Military police escort a detainee at Camp Delta last summer. Defense Secretary Donald Rumsfeld called the Guantánamo detainees “the worst of the worst,” but not all of them fit that description.

What crimes they had committed before their capture was unimportant to him, he told another visiting news crew. His duty, he believed, was to assist the detainees in their worship and in the performance of Islamic rites, prayers and fasts. “Whatever they need to help them get through a difficult time,” he said.

Yee settled into Guantánamo life, making friends among his Muslim co-workers. He pushed to have a classroom in the base chapel converted into a mosque for the dozens of Islamic translators and service members deployed there. And he continued the mission he had begun back at Fort Lewis in the days after 9/11 — to educate troops that Islam was a religion of peace.

“Why has it been so difficult for most in our society to distinguish these millions [of peaceful Islamic worshippers] from the extreme fanatical minority?” he wrote in the prison camp’s newspaper.

“Why are we still afraid of Islam, the religion?”

His cultural-awareness briefings, required of all incoming U.S. soldiers at the camp, had a similar theme and also stressed that the prisoners were human and should be treated as such.

Forgetting that, he told the newcomers, “becomes very unpleasant for both guards and detainees.”


VanNatta, who in
civilian life ran the largest prison in Indiana, saw Yee’s efforts as more than a personal quest. They had strategic value.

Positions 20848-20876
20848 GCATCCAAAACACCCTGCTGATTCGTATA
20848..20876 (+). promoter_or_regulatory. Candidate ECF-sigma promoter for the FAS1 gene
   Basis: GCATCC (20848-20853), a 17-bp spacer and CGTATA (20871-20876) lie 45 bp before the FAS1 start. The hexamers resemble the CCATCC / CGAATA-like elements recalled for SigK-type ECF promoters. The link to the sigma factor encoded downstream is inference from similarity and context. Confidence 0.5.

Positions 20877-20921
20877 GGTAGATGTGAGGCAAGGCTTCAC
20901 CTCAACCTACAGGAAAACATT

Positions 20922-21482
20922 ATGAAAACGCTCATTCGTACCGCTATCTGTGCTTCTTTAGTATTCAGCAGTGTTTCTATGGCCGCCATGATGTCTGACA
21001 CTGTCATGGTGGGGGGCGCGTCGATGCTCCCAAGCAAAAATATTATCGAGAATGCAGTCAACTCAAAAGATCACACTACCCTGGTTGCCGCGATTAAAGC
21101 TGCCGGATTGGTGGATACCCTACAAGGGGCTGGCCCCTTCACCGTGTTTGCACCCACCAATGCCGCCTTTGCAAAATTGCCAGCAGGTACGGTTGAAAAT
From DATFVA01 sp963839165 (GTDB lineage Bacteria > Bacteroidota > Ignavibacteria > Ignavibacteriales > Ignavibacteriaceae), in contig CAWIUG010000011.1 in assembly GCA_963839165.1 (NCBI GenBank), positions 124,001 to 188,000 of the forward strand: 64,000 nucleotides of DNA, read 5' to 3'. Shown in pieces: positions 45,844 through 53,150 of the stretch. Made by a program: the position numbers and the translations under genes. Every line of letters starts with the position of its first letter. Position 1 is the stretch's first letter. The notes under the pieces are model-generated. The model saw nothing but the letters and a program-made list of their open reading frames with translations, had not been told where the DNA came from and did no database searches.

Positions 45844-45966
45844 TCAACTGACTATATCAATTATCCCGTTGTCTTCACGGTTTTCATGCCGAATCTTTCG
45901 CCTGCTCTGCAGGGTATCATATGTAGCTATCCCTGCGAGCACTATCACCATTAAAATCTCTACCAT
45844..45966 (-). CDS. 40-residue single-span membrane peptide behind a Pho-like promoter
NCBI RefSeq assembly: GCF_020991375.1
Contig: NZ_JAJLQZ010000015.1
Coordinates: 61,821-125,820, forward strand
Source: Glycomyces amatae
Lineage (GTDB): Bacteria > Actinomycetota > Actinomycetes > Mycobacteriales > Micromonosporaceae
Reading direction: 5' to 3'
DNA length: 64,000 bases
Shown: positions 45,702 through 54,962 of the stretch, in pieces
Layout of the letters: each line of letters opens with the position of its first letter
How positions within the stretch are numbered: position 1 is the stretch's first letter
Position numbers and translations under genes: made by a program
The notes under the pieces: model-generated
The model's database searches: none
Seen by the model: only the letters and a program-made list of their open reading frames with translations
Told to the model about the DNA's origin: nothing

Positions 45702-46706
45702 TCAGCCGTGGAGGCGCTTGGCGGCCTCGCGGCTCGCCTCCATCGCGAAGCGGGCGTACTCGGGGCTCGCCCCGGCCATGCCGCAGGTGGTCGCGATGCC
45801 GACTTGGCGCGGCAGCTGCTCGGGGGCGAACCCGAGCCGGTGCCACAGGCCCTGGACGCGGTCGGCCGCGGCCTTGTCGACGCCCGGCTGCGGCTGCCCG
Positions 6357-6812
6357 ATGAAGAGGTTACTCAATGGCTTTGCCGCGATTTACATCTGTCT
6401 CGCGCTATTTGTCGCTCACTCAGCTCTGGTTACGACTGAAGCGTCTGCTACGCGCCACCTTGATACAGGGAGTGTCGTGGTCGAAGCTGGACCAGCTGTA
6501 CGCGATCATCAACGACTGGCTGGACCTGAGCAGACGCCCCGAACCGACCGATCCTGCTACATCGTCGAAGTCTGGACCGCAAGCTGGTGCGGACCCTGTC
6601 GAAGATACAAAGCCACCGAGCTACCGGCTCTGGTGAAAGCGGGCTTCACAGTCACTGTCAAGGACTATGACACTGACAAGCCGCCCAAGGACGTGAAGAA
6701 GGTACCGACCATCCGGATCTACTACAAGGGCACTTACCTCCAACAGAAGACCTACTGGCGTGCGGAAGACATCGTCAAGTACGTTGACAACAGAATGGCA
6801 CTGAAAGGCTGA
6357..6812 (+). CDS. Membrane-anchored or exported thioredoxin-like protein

“There’s always this mind-set that some people are the enemy,” VanNatta later said. “We were from the very beginning trying to change that mind-set, because we had to maintain a more professional standing in order to get intelligence.”

VanNatta said he frequently called on Yee to help ease tensions during prisoner uprisings or standoffs with guards. Detainees would bang on their steel-mesh doors with anything handy. One of their biggest complaints was of guards kicking their Qurans, flushing them down the toilets and disrespecting their religion.


After a number
of disturbances, Yee was called on to develop culturally sensitive ways of searching cells, particularly when dealing with the prisoners’ Qurans. Under the new guidelines, only Muslims were allowed to touch the holy books, except in extreme circumstances.

The rule drew the wrath of some guards. Even VanNatta said it was something he would never offer prisoners at a civilian prison. But Guantánamo was different, and the uprisings subsided once the rules were adopted.

VanNatta wasn’t the only camp leader to appreciate Yee’s efforts. His performance evaluations were awash with praise, making specific mention of his new guidelines and the calm, deliberate approach to defusing tense situations.

Col. Adolph McQueen, the detention operations commander, stated that Yee should “be promoted at the first opportunity.”

But while Yee was winning praise from camp leaders, others were growing suspicious.

Ray Rivera: 206-464-2926 or rayrivera@seattletimes.com